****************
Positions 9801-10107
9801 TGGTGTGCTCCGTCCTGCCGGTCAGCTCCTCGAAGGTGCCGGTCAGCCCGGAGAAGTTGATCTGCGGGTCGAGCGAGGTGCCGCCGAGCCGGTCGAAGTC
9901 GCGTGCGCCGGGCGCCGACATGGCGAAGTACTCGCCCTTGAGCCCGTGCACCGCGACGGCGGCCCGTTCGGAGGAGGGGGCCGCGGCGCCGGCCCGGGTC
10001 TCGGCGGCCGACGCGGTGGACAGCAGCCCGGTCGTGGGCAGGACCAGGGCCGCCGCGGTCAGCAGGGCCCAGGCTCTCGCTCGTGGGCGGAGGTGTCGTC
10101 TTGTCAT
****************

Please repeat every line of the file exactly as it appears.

Positions 9801-10107
9801 TGGTGTGCTCCGTCCTGCCGGTCAGCTCCTCGAAGGTGCCGGTCAGCCCGGAGAAGTTGATCTGCGGGTCGAGCGAGGTGCCGCCGAGCCGGTCGAAGTC
9901 GCGTGCGCCGGGCGCCGACATGGCGAAGTACTCGCCCTTGAGCCCGTGCACCGCGACGGCGGCCCGTTCGGAGGAGGGGGCCGCGGCGCCGGCCCGGGTC
10001 TCGGCGGCCGACGCGGTGGACAGCAGCCCGGTCGTGGGCAGGACCAGGGCCGCCGCGGTCAGCAGGGCCCAGGCTCTCGCTCGTGGGCGGAGGTGTCGTC
10101 TTGTCAT